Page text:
Protection of Backward Classes under Assam Land Revenue Regulation, 1886

Updated: Jul 6, 2021


Protection of Backward Classes

The Protection of Backward classes especially in tribal belts, important provision enumerated in the Assam Land Revenue Regulation, 1886, for securing the rights of the people residing in the Tribal belt, in the State of Assam.

Chapter X of the Regulation was brought in and added to the Regulation by the Assam Land and Revenue Regulation (Amendment) Act, 1947. This chapter is intended for the protection of the interests of certain backward classes inhabiting an area constituted into a belt or block.

All rights inland, including the restrictions in the transfer and possession of land, within the belt so constituted, are governed by the provisions of this chapter and the Rules made thereunder.

1. Classes of people entitled to protection (Section 160-161):

The provisions of Chapter X are intended for the protection of the interests of certain classes of people who are lacking in education, and socially and economically backward, and whose welfare depends upon their having sufficient lands for their maintenance.

The classes of people who are entitled to the protective measures are to be notified by the State Government in the Official Gazette; and accordingly, the following classes of people have been notified as persons entitled to the protection:

(1) Plains tribals,

(2) Hills tribals,

(3) Tea-garden tribals,

(4) Santhals,

(5) Scheduled Castes, and

(6) Nepali cultivator-graziers (since excluded).

2. Protective measures under Chapter X:

Protection of Backward Classes

The protective measures provided in Chapter X include the following:

(a) constituting compact areas into belts or blocks, the areas predominantly inhabited by the backward classes notified by the Government;

(b) laying down guiding principles for the settlement of wastelands by lease for ordinary cultivation;

(c) defining the rights that may be acquired inland within the bel modifying the existing rights, and providing for termination or forfeiture of such rights; and also restricting transfers of land by sale, mortgage, lease, agreement, exchange or otherwise, and limiting the right to acquire or possess lands within the belt; and

(d) providing for ejectment of persons in unauthorized occupation of land within the tribal belt.

(A) Constitution of Tribal belt or blocks (Section 161-161):

For the protective measures under Chapter X, the State Government may constitute the areas, predominantly peopled by the notified classes of persons, into belts or blocks. The belts or blocks are so constituted that these may be easily distinguishable, and generally constituted to coincide with the Mauza boundaries.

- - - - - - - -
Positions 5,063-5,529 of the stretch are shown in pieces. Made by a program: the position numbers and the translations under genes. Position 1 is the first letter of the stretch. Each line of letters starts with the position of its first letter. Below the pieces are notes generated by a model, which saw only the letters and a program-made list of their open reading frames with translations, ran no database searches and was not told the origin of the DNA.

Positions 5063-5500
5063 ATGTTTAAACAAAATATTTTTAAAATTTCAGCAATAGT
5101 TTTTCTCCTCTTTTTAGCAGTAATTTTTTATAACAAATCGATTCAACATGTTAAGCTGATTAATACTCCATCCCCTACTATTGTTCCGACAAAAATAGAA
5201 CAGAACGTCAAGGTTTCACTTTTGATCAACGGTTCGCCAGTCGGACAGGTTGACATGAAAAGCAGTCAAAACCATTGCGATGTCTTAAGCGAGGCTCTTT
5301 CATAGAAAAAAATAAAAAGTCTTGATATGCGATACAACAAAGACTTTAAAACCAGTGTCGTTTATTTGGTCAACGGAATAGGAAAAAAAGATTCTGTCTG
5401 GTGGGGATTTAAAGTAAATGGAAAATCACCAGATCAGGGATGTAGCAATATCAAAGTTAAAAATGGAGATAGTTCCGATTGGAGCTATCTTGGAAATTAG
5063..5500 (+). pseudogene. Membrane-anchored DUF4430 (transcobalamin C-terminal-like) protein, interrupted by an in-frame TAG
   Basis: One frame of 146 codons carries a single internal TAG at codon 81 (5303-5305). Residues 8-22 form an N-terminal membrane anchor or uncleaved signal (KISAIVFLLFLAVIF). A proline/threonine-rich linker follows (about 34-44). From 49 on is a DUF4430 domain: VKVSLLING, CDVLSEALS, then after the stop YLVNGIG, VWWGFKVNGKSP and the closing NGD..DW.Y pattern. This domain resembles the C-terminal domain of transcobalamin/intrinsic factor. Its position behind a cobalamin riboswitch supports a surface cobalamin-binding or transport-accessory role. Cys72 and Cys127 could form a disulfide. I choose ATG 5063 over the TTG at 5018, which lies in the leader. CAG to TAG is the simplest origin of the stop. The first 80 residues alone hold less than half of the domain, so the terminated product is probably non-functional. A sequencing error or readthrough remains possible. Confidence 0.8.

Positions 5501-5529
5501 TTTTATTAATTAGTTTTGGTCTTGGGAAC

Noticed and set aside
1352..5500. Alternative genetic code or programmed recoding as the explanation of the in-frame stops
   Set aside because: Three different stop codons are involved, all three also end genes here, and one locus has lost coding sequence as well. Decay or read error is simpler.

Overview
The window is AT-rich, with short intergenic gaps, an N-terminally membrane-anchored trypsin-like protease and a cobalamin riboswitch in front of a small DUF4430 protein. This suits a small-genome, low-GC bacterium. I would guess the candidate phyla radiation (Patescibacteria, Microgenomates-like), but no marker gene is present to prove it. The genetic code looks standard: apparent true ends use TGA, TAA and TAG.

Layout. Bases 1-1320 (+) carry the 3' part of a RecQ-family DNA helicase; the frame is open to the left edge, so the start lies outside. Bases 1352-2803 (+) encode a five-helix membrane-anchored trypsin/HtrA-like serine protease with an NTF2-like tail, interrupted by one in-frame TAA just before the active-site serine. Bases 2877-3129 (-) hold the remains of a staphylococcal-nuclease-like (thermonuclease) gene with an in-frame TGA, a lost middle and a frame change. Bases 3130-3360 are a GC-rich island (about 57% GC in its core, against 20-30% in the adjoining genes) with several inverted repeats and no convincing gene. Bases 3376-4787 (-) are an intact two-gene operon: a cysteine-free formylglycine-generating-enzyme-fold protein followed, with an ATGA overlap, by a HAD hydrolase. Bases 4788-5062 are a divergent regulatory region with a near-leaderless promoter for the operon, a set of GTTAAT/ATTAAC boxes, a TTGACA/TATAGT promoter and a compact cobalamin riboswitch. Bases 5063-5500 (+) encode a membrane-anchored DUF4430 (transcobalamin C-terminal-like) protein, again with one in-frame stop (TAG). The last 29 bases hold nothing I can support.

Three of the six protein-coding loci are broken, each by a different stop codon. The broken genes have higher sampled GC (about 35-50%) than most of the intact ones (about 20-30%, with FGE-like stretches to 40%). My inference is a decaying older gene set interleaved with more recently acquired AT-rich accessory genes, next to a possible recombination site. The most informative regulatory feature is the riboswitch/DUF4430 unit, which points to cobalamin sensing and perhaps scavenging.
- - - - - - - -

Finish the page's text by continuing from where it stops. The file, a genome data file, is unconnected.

Tribal belts in India

The belts or blocks thus created are commonly called Tribal belts or blocks.

After the creation of the belt or block the provisions of Chapter X are made applicable in the areas constituting the belt by notification in the Official Gazette.

On such application the special provisions of Chapter X will govern all matters relating to rights in land, settlement of wasteland by lease for ordinary cultivation, ejectment of persons in unauthorized occupation and such other allied matters; and where it is not possible, the Deputy Commissioner will be guided by the spirit of the general provisions of the other Chapters of the Regulation.

The provisions of Chapter X will not, however, apply to the following lands:

(i) land settled for special cultivation or purposes ancillary to special

cultivation (including grants made for tea cultivation); and

(ii) Lakhraj, Nisf-Khiraj or special estates settled with non-cultivators for their maintenance.

The State Government may also by notification declare withdrawal of the provisions of Chapter X from any area or areas to which they were applied.

(B) Disposal of wastelands under Section 163:

Lands at the disposal of the Government within the tribal belts are to be settled with the following classes of persons only, considering their bona fide needs:

(i) persons who are permanently residing in the area on the date of the notification by which the provisions of Chapter X are made applicable in the area;

(ii) persons who are settlement-holders within the area, and though temporarily residing in the area on the date of the notification enforcing the provisions of Chapter X, are likely to become permanent residents therein;

(iii) persons of the notified classes residing elsewhere in the district; and

(iv) persons residing in the neighbourhood of the belt, in case large areas are a